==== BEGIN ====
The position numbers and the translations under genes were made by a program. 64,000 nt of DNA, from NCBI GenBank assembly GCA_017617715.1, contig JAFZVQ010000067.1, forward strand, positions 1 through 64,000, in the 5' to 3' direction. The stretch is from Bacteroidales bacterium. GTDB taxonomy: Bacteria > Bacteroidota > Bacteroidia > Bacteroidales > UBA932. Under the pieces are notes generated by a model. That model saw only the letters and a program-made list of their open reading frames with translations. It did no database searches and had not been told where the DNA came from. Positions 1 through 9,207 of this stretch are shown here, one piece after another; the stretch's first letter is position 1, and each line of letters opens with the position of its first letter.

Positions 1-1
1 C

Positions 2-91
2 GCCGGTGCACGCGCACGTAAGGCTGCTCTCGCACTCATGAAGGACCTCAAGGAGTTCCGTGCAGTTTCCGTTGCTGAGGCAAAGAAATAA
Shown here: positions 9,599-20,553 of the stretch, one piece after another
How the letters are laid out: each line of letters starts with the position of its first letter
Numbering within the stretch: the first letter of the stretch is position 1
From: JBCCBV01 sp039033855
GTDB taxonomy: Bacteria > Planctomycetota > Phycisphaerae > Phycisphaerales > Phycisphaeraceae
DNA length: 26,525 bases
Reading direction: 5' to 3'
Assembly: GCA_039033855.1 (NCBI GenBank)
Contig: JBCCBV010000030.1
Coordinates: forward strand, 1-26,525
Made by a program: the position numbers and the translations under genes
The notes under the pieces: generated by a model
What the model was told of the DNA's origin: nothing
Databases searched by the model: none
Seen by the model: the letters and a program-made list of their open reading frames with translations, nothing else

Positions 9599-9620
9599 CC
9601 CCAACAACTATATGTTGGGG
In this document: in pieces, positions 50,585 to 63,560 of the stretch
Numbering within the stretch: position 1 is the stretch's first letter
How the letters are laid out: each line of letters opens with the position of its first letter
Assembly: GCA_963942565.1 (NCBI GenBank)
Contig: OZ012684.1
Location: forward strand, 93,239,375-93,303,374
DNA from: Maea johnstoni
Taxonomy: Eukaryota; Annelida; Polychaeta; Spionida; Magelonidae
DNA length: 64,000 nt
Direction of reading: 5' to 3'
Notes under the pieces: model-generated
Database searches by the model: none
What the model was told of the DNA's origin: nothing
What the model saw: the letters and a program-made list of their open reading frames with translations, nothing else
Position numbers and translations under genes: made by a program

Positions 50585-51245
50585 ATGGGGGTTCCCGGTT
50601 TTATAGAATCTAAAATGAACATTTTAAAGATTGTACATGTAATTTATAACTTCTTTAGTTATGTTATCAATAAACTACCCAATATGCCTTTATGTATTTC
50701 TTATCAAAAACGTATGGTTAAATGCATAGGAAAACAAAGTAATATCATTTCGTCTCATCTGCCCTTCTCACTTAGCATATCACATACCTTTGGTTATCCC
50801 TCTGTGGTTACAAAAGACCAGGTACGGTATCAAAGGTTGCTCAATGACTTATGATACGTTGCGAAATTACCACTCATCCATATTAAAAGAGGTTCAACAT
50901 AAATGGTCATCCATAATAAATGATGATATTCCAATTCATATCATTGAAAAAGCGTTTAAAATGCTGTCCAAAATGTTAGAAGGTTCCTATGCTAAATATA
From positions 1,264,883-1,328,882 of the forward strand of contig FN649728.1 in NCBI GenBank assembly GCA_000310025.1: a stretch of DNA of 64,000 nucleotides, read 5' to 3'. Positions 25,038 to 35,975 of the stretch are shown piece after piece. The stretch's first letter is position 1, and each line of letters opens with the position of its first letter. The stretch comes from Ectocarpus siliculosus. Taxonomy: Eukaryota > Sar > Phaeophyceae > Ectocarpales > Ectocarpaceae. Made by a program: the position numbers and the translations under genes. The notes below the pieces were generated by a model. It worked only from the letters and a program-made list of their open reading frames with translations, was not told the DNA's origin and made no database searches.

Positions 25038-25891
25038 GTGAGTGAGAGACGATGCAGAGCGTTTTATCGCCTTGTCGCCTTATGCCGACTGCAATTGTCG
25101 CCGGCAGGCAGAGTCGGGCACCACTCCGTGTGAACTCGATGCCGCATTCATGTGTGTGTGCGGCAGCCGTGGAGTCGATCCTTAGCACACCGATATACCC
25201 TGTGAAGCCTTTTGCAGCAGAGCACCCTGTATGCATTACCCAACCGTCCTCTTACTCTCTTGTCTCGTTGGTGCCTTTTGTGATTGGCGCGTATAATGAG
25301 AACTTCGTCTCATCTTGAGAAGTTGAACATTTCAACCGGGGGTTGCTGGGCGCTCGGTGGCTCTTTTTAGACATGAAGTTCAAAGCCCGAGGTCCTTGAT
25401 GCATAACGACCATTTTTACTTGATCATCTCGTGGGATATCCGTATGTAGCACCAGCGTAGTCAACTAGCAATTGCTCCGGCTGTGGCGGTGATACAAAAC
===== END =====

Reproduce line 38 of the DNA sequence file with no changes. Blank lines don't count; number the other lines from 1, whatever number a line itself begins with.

Position numbers and translations under genes: made by a program